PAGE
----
Why can some people eat and eat, yet not gain weight, whilst others are constantly dieting and restricting their calories… but failing to lose weight?
These observations don’t seem to fit in with our commonly held belief that weight gain and weight loss can easily be controlled by the amount that we eat. Our mental calculation of calories in (from food) versus calorie out (from exercise) often doesn’t seem to fit when we look at an individual person’s actual experience of weight loss and weight gain.
It can’t be denied that the ultimate calculation in our weight fluctuations is that simple energy in vs energy out equation, so there must be something behind this simple rule that we don’t currently fully understand.
In Why We Eat (Too Much) I introduce the concept of ‘metabolic adaptation’. This basically looks at the Energy Out part of the equation and questions whether we fully understand it.
Doctors know that most of our energy expenditure is due to our resting metabolic rate. This is the amount of energy that we use up by: breathing, our heartbeat, heating our bodies, and the chemical reactions that constantly take place in all our 4 trillion cells. This makes up 70% of our energy expenditure – if we laid in bed all day we would still expend this.
What doctors commonly don’t realise is that our resting metabolism is very dynamic – it can be switched up or down depending on our body’s needs.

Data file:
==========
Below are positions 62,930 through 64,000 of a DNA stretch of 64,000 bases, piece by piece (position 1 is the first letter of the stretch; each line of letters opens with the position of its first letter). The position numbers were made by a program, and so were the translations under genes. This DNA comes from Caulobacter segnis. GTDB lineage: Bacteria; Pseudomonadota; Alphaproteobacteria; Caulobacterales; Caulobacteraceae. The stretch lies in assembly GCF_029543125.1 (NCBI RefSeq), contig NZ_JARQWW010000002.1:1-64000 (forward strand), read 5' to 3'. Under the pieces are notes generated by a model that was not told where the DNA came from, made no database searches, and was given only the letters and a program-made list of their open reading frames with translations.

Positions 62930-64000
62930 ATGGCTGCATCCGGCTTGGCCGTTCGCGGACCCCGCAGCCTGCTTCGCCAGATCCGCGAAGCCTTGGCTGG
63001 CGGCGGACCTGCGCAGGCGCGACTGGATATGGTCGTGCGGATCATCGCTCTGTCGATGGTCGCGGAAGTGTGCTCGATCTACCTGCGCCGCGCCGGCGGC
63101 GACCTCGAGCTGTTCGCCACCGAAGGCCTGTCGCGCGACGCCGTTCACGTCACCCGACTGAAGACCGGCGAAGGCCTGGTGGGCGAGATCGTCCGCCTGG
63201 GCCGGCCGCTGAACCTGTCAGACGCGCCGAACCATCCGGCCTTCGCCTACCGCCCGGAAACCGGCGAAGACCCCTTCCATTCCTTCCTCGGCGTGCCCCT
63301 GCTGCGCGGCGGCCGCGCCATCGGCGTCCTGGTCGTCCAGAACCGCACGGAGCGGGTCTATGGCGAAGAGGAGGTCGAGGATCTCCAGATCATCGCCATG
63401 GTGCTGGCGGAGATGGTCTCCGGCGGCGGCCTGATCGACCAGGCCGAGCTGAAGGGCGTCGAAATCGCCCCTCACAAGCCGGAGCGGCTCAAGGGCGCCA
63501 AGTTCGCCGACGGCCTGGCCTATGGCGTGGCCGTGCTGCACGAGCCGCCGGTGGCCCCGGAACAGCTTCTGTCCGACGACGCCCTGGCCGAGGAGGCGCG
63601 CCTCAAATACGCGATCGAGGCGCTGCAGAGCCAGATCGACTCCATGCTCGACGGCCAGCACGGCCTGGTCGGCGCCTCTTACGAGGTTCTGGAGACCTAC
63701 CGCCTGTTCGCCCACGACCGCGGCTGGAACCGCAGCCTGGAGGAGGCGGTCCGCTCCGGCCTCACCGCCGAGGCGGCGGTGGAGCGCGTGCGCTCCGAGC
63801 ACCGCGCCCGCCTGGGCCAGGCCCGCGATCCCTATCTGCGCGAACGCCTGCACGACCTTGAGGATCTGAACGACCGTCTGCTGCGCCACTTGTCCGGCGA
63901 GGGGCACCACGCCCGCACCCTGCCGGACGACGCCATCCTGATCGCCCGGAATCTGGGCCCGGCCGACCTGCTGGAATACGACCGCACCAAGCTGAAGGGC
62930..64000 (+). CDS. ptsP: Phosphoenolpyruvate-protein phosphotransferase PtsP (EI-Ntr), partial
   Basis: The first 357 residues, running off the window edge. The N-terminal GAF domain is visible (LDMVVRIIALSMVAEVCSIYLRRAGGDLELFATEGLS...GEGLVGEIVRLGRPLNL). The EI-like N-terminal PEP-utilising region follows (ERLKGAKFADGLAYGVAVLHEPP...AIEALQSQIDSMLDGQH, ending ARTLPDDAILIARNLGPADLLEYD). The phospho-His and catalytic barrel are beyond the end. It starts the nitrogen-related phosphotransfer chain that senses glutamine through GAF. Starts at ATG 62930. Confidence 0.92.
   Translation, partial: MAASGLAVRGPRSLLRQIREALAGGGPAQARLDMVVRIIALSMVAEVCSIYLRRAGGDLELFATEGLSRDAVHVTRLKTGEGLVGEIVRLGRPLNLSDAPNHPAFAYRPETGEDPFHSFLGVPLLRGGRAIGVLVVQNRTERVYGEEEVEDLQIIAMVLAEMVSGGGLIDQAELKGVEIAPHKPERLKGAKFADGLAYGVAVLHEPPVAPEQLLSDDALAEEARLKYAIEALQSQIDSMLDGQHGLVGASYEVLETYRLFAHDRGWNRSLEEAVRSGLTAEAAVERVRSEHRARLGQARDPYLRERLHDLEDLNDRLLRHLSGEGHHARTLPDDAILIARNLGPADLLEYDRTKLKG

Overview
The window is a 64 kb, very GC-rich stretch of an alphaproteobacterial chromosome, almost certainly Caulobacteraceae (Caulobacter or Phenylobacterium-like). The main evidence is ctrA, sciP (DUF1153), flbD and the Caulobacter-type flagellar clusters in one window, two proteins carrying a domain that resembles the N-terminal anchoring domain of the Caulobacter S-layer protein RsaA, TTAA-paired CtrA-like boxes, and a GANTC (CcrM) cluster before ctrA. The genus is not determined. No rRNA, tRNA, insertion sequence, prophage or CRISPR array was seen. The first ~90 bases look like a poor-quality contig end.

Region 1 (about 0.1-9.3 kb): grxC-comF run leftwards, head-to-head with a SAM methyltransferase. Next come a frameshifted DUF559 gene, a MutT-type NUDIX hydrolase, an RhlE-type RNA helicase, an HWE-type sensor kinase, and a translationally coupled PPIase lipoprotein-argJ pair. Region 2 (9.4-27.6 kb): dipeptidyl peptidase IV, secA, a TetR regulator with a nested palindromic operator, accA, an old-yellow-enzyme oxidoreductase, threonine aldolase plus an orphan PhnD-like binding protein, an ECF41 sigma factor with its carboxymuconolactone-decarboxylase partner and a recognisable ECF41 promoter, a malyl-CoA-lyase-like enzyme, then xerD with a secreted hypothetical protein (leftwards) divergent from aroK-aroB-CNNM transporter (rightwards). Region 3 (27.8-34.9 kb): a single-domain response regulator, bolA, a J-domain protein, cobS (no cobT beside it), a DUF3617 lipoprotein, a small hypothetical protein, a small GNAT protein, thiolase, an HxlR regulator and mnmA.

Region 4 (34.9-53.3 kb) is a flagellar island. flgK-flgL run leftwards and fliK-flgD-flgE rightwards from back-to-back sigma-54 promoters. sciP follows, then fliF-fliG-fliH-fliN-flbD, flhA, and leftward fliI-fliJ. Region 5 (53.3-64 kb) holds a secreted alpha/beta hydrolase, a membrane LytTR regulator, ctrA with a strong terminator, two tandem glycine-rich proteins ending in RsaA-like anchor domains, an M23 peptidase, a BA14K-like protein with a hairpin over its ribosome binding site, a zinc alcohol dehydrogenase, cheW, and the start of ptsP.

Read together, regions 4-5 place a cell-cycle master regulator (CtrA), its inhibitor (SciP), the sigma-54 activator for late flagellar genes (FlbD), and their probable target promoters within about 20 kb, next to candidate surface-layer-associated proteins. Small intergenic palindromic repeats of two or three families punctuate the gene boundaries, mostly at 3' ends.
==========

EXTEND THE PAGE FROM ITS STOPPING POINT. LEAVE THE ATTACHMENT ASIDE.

So, what happens if you are carrying excess fat that you don’t want… but that your body wants to keep hold of?
Or what happens when you think you are too slim and you want to put weight on… but your body wants to keep you slim?
Well, that overweight dieter will lose some weight initially but over time, usually only days or weeks the body will intervene – metabolism will collapse. Making you feel tired and listless and irritable… and stopping further weight loss. When the scales aren’t budging any more the dieter will come off their program and experience rapid weight-regain – their weight usually settling at a level higher than when the diet was commenced.
The same effect happens when a naturally slim person tries to adjust their weight to a higher level. They will eat and eat, maybe gaining a few measly pounds, but then their body will step in to protect what it perceives is their healthy slim weight. Metabolism increases and weight gain stops. When they give in and eat as their appetite tells them to they will lose their excess weight.
Fascinating historical overeating and starvation studies - the Minnesota Starvation Experiment (of wartime conscientious objectors) and The Vermount Prison Overeating Experiment (of prisoners) – are described in the book. These confirm large swings in metabolic rates depending on whether a human subject is forced into starvation or overeating.
More recent studies have confirmed the differences in resting metabolism between people of the same size, age and sex – these can over 700kcals / day between the top and bottom 10% of metabolisers in a group.
These variations in metabolism are the same as a daily 10k run (for the slim overeater), or a large 3 course meal (for the overweight dieter). It’s not surprising then that there is so much confusion with our current simplistic understanding of human weight loss and weight gain.
In the next blog, I will explain how we are currently trying to measure resting metabolism in the outpatient clinic.